We flew out of Toronto around 9 pm on Monday night, only slightly behind schedule. We both slept for maybe half of the seven and a half hour flight; the rest passed by easily. Copenhagen at 11 am might have been the easiest semi-major airport we’ve ever flown into – we were at and then through immigration control in a few minutes (no line up and no silly information card) and the bags arrived a few minutes after that. And the centre of the city was only a ten-minute cab ride away. If things were always this easy, life wouldn’t seem serious.
We’re staying in the Scandic Front hotel, right on the Inderhavnen river, which on the map holds up the main slab of the city; in terms of the guide book partitions , we’re in North Copenhagen. The hotel is part of a Scandinavian chain and shows a few signs of aging – I’m surprised there’s anyone still alive who remembers how to service the elevator – but otherwise it’s all good: the wireless Internet worked easily, the bed is comfortable (for me that’s the right order of priority), there’s a Nespresso machine, and so on. It would have a good view of the water and surrounding events, but that’s hampered a bit by scaffolding outside the window. Anyway, none of this is a problem, and the location is terrific. We took a few minutes and then went right out and started walking, around noon.
We started going north along the river, following the natural visual pull of where we were. The initial impression reminded us of somewhere like Bermuda’s dockyards, with the feel of a reclaimed industrial heritage, although I expect the difference here is that it never had to be reclaimed because it was never lost; the harbor is filled with ships, both functional and decorative; the stone landscape is immaculate, mostly long-established but with various grandly isolated new buildings visible on the other side of the water as we walked along, as if from the legacy of a past Olympics (that’s a topical reference). Before long this opened out into an initially rather confusing deep-green pattern of circling trails and water, which eventually resolved itself into the Kastellet, the former site of a 1600’s fort surrounded by a moat, now seemingly a prime location for joggers. But before that, just through beginners' luck, we ticked off what’s apparently the city’s prime tourist attraction, the statue of the Little Mermaid, on the rocks watching the water. It’s a beguiling sight, because it’s unusual to see a statue in such an informal location, but obviously, as aesthetic wonders go, you’d have to limit your scoring.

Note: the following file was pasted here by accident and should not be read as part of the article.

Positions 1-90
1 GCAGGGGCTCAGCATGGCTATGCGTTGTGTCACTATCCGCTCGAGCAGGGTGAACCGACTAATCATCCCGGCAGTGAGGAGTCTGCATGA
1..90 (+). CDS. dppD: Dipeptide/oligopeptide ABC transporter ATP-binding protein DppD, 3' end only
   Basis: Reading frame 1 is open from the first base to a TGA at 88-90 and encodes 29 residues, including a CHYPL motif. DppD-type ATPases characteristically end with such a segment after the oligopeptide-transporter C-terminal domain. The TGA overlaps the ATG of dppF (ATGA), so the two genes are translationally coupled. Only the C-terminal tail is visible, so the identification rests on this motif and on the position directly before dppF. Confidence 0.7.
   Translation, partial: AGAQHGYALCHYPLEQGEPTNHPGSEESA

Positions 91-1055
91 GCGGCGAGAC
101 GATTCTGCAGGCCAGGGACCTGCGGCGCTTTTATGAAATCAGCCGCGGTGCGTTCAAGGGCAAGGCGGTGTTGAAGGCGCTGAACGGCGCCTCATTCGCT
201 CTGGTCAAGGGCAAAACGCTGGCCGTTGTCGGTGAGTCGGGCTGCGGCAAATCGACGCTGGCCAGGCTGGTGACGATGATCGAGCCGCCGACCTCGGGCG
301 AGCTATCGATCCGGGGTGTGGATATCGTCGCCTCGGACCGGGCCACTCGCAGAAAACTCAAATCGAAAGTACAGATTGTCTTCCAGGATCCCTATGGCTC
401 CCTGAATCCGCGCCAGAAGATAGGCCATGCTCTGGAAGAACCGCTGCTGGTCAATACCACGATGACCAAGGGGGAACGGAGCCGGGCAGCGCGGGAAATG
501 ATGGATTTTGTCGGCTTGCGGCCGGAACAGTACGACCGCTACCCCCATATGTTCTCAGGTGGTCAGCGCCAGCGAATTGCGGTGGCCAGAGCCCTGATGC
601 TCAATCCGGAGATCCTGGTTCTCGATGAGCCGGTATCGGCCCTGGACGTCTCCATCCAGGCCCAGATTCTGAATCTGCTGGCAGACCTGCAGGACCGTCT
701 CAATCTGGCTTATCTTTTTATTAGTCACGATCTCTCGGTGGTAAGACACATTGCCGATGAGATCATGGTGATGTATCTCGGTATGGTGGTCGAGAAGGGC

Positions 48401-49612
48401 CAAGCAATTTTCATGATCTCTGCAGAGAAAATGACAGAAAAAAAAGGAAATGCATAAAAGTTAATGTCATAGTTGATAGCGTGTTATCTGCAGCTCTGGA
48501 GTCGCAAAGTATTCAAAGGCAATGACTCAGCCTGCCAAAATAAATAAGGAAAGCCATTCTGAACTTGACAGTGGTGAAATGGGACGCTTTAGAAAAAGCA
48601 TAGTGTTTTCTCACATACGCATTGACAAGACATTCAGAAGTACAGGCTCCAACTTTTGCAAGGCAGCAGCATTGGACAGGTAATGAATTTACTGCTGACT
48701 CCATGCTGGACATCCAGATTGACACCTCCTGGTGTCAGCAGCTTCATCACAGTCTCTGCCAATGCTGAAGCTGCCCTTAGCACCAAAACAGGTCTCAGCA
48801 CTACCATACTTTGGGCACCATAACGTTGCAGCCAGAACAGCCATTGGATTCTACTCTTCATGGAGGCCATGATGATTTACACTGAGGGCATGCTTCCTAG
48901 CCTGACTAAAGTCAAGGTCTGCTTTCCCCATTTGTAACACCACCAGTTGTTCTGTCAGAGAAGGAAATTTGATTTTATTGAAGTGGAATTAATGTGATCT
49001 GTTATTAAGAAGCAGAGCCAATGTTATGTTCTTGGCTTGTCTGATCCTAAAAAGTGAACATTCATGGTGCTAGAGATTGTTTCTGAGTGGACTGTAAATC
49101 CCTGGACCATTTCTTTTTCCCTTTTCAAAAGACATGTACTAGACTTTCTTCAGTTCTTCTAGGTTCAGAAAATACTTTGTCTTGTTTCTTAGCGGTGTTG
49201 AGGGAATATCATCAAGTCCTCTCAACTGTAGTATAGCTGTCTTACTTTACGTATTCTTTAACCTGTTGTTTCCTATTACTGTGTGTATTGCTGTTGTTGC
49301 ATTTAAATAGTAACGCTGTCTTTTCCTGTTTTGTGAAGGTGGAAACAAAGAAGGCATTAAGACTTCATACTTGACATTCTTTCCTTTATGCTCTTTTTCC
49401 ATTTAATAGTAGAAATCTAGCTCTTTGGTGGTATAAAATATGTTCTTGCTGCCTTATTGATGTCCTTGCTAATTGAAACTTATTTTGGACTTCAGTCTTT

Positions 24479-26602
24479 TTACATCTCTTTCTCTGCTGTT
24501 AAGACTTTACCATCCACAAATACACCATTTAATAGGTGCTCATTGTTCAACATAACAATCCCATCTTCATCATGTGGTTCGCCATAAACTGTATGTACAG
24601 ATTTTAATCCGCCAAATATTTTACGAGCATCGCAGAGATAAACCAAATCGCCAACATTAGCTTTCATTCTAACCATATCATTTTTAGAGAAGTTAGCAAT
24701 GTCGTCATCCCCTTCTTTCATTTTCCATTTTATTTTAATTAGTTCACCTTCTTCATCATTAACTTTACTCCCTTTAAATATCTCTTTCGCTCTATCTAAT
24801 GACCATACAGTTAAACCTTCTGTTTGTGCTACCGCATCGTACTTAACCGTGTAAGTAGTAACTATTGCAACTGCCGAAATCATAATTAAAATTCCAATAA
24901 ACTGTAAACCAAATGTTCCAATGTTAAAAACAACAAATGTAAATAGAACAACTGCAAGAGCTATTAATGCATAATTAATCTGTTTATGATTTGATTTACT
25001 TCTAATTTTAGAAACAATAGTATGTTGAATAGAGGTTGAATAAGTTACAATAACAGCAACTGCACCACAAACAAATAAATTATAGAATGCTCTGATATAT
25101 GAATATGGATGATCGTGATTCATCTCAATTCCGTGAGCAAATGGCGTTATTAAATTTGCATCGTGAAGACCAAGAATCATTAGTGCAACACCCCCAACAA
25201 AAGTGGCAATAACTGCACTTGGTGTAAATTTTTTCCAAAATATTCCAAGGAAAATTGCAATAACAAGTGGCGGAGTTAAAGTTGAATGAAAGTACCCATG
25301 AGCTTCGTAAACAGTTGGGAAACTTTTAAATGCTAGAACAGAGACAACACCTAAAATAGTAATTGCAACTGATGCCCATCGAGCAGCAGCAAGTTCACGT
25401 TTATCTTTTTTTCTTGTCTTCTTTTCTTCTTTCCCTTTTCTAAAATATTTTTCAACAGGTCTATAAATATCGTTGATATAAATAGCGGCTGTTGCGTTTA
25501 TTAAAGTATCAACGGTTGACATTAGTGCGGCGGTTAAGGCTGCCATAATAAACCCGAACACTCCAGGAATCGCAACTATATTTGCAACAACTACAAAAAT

We walked around the Kastellet, and then wandered away from the water, through streets which evoked some parts of Paris - the elegant parts located away from the action, on a very slow day (we often wish we were more attuned to architecture, and better able to detect something of a city’s history from the contrasts between one block and the next). We passed a lot of art galleries and a lot of restaurants – no sign that anyone living in this part of town needs anything more than that. The streets were largely deserted until we were close to the hotel again, and then suddenly we came round a corner and there were hundreds of people eating and drinking and hanging out. There are versions of this in every city, like the tourist equivalent of the drug dealers who never leave the block where they do business. We’d found the Nyhavn, a canal crammed with boats and atmosphere, where it seems every building on the north side is a bar or a restaurant (and where I guess the owners have coordinated their paint jobs to present a relative colour explosion – Stockholm was like this throughout, but what we’d seen of Copenhagen so far had been muted by comparison), and I guess we had it at the peak of a summer lunchtime. The south side of the Nyhavn has some restaurants too, but it doesn’t look like anyone eats there.